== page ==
Regarding the second EU resource deployed in this area, European programmes have sought to establish a strong relation between the EU and the city level. It is in these efforts that, according to our typology, we can distinguish the contours of an emerging multilevel governance framework. With various means, including some of the funding schemes mentioned above, the European Commission in particular has actively promoted various city networks on a European scale. These networks primarily involve cross-national horizontal forms of cooperation between cities, but with strong connections to the Commission. One example is the CLIP Network (Cities for Local Integration Policies), which since 2006 has brought together some 30 European cities in conferences to systematically exchange knowledge and experience regarding local integration policies.

Integrating Cities is another network (also established in 2006) organized under the Eurocities' working group on migration and integration, a large network of some 140 major European cities. The Integrating Cities initiative includes a policy dialogue between Eurocities and the European Commission, a conference series, the Eurocities Charter on Integrating Cities, and other EU-funded projects.

Another example is Intercultural Cities, which is a joint activity of the Council of Europe and the European Commission. It emerged from the 2008 White Paper on Intercultural Dialogue contributed by the Council of Europe to the European Year of Intercultural Dialogue that same year. Intercultural Cities advocates pluralistic city identities that respect diversity. The Intercultural Cities Programme was developed and first applied in 11 European pilot cities and has since evolved. It has developed the Intercultural Cities Index for cities to evaluate and develop their policies, and it organizes international conferences for cities to exchange experiences.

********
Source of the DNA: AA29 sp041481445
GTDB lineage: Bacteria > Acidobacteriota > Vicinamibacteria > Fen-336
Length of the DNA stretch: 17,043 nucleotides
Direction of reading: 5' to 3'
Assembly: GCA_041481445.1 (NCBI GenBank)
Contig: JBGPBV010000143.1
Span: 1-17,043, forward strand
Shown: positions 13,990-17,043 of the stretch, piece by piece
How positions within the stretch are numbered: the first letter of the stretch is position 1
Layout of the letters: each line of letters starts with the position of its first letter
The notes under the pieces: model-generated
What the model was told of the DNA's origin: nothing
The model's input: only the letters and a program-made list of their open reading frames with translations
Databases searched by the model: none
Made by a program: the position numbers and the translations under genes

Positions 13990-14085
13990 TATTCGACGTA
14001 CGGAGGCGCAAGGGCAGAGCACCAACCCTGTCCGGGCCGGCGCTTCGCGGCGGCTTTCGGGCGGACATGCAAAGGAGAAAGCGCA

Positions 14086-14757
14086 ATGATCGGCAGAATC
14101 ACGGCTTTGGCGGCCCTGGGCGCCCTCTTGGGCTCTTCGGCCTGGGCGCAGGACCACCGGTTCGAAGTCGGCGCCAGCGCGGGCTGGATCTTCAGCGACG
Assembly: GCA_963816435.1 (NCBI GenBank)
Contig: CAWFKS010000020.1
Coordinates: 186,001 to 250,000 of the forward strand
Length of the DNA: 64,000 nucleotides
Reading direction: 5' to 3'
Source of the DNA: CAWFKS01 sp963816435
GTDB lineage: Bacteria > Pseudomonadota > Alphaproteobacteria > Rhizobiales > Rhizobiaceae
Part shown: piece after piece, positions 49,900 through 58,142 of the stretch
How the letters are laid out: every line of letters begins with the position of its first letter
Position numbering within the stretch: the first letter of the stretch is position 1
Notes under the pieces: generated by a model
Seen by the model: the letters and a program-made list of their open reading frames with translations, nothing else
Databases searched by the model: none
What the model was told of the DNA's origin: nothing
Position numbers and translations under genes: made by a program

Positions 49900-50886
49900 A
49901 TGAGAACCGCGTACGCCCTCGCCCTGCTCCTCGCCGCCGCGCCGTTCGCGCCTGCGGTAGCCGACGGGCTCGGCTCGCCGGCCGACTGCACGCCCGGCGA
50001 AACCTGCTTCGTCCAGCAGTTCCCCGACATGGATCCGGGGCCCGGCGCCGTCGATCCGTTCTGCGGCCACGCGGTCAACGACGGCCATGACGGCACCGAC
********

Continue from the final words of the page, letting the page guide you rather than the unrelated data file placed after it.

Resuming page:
Other more specifically horizontal cooperation initiatives have been undertaken as well, such as the European Coalition of Cities against Racism (ECCAR), established in 2004 at the initiative of the United Nations Educational, Scientific and Cultural Organization (UNESCO). The aim of this coalition of cities is to share experiences in order to improve policies against racism, discrimination, and xenophobia. Some 104 municipalities from 22 European countries have joined the network and adopted its 10-point plan of action.

Besides making a direct connection between the nascent European policy framework on migrant integration and the local level of government, thereby constructing the most distinct multilevel governance structures in this area today, the focus on the local level also feeds into the local turn in migrant integration policy described above. Horizontal exchanges of knowledge and best practices between cities, promoted by the EU, has increased cities' entrepreneurship in developing their own integration philosophies. In a number of cases such integration philosophies encompass relations with cities from which migrants originated, as Chap. 10 will show. One might interpret this as the “three-way process” proposed by the European Commission in its 2011 European Agenda for the Integration of Third-Country Nationals, but one should be aware that the local policy actors involved might have quite different intentions and motives.